Panel 1

 Rasheeqa Ahmad
‘The old knowledges in the community apothecary – gathering plants and people’

What are the oppressions upon our health and what happens when we come together to share the ancient knowledges of herbs, body awareness, healing practices and wild earth connection? A telling about a tryout of a community herbal medicine space for learning, togetherness, sharing and co-creating.

Yarjung Gurung
‘Himalayan herbals’


Panel 2 

Yvette Staelens
‘Human Henge: exploring ways to improve mental health well-being in ancient landscapes. Journeying in the past to help the future’

According to figures from the NHS, one in four of us will experience poor mental health during our lifetime. This makes mental well-being one of society’s most pressing issues. Human Henge is a ground-breaking project about archaeology, mental health and creativity. Run by the Restoration Trust in partnership with Richmond Fellowship, English Heritage, the National Trust and Bournemouth University, supported by Avon and Wiltshire Mental Health Partnership NHS Trust. It is funded by the Heritage Lottery Fund, Wiltshire County Council and English Heritage. This presentation will include words from the Hengers on their journeys  with ancestors in healing landscapes, some interim findings and a presentation.


Shirchinaa Baatar
Seded Baatar
‘The current situation of traditional medicine and its trend in Mongolia’

Uranchimeg Ujeed
‘Cultural heritage for self-healing: the reshaping of shamanic practice in Inner Mongolia’

A predominant feature of contemporary Horchin shamanism in Inner Mongolia, China, is neophytes’ self-healing through shamanic training, involving rigorous dancing, singing, and drumming. Recent neuroscientific studies have shown that self-induced trance results in cognitive brain change which may be linked to shamanic self-healing. Although shamanism is outside the scope of recognised religion under the current state religious policy in China, Horchin shamanic dance has been formally recognised as an aspect of intangible cultural heritage. To compete for the status of Transmitters of Intangible Cultural Heritage, master shamans have greatly promoted the shamanic arts, shaping the practice into an elaborate, self-healing group performance for their disciples. Through the example of Horchin shamanism, this paper demonstrates how the value in public life of attaining ‘cultural heritage’ status contributes to the shaping of such labelled practices.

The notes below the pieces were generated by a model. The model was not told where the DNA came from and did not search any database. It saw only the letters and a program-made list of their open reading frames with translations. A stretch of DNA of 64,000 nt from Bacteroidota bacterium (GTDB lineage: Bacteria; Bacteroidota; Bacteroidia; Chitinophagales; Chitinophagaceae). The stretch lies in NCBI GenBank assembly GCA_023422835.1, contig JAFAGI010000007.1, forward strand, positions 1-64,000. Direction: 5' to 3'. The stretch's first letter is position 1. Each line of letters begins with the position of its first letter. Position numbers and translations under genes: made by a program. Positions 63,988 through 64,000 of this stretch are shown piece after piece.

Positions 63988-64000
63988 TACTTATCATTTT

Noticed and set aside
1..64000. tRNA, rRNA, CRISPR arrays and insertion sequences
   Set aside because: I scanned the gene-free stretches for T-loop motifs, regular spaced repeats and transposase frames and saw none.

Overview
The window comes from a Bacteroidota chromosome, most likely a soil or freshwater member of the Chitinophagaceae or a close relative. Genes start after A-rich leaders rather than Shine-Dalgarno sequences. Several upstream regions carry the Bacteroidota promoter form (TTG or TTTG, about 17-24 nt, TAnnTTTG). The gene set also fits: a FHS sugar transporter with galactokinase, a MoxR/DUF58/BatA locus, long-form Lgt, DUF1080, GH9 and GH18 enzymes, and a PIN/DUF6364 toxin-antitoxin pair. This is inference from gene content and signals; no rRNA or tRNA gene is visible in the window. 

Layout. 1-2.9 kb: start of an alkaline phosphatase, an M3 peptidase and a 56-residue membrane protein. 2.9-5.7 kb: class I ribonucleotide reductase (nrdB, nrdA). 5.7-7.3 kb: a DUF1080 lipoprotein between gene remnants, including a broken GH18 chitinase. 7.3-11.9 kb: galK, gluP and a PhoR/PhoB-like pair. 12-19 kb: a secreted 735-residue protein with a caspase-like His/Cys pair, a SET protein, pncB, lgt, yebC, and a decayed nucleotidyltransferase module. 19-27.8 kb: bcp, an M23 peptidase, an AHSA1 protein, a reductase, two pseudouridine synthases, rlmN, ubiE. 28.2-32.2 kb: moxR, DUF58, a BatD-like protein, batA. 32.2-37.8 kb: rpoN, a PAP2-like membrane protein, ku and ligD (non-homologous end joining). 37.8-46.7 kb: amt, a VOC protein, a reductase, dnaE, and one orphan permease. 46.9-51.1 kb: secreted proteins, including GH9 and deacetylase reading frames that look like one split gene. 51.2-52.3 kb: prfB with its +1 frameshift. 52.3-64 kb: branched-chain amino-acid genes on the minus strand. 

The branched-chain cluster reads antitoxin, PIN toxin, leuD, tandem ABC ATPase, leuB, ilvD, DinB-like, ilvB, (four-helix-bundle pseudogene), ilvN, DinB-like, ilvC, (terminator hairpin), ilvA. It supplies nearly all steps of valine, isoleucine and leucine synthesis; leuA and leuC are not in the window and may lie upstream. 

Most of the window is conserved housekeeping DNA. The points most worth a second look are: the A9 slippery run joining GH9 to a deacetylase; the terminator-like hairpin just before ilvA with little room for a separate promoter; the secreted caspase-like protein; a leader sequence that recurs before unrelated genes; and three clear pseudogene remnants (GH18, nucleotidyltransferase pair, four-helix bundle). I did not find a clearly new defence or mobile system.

Damdinsüren Natsagdorj
‘Integrating traditional medicine into COVID-19 national healthcare policy in Mongolia’

Panel 3

Emily Bradfield
‘Prescribing art and heritage to support positive mental health’

What does it mean to ‘prescribe’ the arts? Drawing on Arts and Minds’ established Arts on Prescription model, we will explore some of the key elements and challenges of this type of ‘therapeutic’ programme, taking learning from the global pandemic. This session considers the concept of ‘creative medicine’, understandings of ‘art’ and ‘heritage’ and their role in supporting positive mental health.

Linda Monckton
‘Present and future policy changes in wellbeing and the historic environment’

This paper will comprise three short sections. Historic England published its first wellbeing and heritage strategy in May 2022: This was the culmination of a process to consider how to frame wellbeing within the historic environment sector. Section one will look at this and other recent changes that have been achieved in the sector and identify some of the key challenges and issues that have arisen through that process. Section two will introduce some case studies to illustrate that change ranging from shifts in approach to ‘business as usual’ to new therapeutic interventions. The third section will consider the future, in particular, what desirable change looks like and how we can make the most difference through mapping, methodology and measuring concluding with what the practical challenges are likely to be in achieving this.

Alexandra Coulter
‘Creative health – the national policy landscape’

Alex Coulter will talk about the work of the National Centre for Creative Health and the current Creative Health Review. She will provide some context for how we might consider the role of nature and heritage based therapeutic interventions within the wider ecosystem of creative health research, policy and practice.



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